The Numark M2 doesn’t have as many features as the other options on this list. You’ll get basic fader, level, and EQ controls for each of the two channels, but for sampling loops and adding effects you’ll need to use effects pedals or mixing software.

Another advantage of the simplicity of this model is that it’s the smallest model on the list. It weighs right around 8 pounds and will fit easily on any mixing deck. It’s built like a tank, too, durable outside and in and definitely road-worthy.

This is definitely a great option for battle DJs and venues as well as scratch DJs. Honestly, though, it’s a versatile little machine that will serve most set-ups well, with the high-quality phono preamps you need to make the signals from your turntable sound great. This should be on anyone’s list of the best mixer with phono preamps for the money.

Allen & Heath Xone:96 Professional 6-Channel Analog DJ Mixer

Allen & Heath mixers are the cream of the crop, and they’re one of the companies you’ll still find making options that include phono preamps. While the Xone 96 is designed for DJs, it has the independent channel knobs and faders familiar to more traditional recording studio mixers. It’s a pricier option, certainly, but worth the investment for the sound quality, number of channels, and range of features.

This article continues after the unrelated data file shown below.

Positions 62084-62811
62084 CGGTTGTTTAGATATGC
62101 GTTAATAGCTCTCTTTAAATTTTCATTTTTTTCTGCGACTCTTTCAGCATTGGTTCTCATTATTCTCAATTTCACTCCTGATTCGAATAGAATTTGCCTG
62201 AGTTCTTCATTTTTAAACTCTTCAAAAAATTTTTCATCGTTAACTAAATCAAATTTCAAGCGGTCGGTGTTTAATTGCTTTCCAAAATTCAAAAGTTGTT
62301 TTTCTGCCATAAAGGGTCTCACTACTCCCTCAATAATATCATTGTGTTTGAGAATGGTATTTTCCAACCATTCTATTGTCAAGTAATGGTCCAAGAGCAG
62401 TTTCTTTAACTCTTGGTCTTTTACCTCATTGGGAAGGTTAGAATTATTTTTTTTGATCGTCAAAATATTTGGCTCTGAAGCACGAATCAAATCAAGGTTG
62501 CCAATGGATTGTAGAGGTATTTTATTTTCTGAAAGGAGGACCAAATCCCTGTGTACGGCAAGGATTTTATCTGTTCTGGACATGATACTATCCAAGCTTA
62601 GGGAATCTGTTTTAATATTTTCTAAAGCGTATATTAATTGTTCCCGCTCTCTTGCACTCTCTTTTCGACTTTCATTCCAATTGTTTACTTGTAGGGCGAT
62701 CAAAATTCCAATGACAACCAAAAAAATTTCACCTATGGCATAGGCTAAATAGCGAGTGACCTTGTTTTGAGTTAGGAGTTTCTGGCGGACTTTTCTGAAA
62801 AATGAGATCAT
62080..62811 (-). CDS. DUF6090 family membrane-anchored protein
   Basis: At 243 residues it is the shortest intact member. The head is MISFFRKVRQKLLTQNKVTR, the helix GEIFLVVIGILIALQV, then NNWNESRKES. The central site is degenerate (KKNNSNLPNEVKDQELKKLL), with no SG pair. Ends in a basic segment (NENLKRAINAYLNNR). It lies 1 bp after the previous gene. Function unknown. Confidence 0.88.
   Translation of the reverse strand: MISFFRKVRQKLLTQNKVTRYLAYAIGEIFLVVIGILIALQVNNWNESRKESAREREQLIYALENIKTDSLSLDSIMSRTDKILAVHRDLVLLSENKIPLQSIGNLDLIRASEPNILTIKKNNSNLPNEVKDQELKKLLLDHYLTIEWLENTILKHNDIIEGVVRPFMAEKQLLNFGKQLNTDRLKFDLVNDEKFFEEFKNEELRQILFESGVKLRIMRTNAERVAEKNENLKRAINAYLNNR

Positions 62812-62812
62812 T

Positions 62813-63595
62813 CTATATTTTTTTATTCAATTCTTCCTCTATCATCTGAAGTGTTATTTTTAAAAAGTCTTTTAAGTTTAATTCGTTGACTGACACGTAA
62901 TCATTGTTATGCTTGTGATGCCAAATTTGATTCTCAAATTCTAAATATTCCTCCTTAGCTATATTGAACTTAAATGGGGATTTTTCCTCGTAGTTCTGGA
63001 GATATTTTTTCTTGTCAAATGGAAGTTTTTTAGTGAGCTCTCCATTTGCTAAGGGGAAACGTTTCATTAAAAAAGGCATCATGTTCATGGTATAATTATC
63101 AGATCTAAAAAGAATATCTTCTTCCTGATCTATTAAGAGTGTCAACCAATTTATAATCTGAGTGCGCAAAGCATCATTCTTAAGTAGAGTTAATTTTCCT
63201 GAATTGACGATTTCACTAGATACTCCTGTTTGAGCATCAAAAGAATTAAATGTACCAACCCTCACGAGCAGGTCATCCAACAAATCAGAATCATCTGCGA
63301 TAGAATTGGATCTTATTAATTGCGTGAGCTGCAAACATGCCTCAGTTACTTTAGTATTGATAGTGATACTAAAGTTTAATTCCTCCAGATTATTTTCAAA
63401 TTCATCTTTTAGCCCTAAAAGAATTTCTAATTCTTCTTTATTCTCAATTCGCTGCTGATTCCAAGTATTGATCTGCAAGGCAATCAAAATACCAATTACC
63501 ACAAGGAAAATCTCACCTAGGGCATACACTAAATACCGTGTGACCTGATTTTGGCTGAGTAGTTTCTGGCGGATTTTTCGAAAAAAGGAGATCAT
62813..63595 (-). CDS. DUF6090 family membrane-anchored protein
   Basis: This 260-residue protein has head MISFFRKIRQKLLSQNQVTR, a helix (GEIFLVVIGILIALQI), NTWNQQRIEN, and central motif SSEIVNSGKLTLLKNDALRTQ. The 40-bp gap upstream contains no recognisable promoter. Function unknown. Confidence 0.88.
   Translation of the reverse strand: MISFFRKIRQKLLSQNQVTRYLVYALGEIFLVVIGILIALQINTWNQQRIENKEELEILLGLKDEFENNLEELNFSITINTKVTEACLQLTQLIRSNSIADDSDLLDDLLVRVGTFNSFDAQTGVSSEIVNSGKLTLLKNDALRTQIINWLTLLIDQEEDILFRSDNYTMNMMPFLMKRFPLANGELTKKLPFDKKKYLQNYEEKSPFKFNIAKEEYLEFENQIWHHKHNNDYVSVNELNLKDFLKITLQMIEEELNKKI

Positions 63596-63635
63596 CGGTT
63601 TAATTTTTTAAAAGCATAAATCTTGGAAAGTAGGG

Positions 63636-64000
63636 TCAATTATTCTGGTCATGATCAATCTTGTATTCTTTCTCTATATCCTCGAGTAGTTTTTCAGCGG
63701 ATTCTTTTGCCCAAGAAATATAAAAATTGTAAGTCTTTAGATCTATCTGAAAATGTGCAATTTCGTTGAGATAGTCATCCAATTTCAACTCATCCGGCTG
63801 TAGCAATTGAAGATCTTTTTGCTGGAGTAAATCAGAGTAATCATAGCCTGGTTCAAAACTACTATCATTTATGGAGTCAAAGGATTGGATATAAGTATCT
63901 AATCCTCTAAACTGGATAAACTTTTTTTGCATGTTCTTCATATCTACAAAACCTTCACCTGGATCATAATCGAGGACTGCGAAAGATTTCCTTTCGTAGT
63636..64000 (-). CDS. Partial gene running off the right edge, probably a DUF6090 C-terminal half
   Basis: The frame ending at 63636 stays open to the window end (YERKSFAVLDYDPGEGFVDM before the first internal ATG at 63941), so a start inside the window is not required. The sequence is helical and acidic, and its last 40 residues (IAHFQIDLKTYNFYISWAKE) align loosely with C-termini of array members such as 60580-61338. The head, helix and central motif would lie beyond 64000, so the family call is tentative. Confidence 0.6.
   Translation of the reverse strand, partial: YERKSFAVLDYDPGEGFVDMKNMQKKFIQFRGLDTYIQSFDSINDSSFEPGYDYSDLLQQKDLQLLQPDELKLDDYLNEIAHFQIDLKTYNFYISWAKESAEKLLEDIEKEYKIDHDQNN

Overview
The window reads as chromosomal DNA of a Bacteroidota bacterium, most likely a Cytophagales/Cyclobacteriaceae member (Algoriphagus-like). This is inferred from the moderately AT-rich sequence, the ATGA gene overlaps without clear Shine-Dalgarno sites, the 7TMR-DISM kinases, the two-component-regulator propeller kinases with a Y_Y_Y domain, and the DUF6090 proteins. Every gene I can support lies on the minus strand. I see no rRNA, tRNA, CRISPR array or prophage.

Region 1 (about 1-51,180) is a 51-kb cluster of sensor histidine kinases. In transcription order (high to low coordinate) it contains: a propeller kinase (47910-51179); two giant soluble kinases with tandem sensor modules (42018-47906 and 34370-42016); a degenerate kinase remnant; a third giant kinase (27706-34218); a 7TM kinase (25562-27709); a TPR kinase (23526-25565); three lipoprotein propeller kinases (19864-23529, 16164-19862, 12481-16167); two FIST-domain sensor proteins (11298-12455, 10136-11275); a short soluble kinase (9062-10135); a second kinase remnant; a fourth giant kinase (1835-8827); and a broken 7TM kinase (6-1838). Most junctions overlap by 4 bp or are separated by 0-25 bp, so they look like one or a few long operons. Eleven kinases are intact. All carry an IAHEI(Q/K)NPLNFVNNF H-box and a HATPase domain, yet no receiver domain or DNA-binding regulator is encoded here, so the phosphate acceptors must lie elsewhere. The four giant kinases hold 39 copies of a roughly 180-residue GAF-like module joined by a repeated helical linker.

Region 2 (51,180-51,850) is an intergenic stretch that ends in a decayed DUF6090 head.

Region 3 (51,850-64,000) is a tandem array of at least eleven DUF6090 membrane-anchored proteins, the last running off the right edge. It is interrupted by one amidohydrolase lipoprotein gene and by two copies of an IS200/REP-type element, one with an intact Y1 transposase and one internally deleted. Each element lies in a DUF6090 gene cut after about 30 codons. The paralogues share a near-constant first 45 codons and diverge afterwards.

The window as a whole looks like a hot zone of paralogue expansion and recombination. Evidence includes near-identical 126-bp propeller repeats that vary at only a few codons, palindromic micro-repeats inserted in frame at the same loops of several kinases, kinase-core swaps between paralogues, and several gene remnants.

Let’s start with the phono preamps, since that’s the topic of this article. The preamps on the Allen & Heath Xone 96 are high-gain. They’ve also been carefully matched with the level of the line inputs so you won’t need to adjust the gain as much when switching between channels.

The Allen & Heath Xone 96 has a similar look and feel to previous Xone models, but with a few important upgrades. These include USB inputs, making the mixer more adaptable for mixed digital/analog setups. They’ve also added a mini innoFader, enhancing the tactile options.

Professional DJs will love the filters, effects, and other options on the Allen & Heath Xone 96. If you have the budget for it, this is arguably the best mixer with phono preamps on the current market.

How to Choose the Best Mixer with Phono Preamps

All of these models will give you reliable, balanced tone across inputs and signal types. It really comes down to two things: the number of channels and the extent of the tactile controls. If you want a full array of faders and knobs, you’ll want to spend the extra money for something like the Allen & Heath above (see full specs).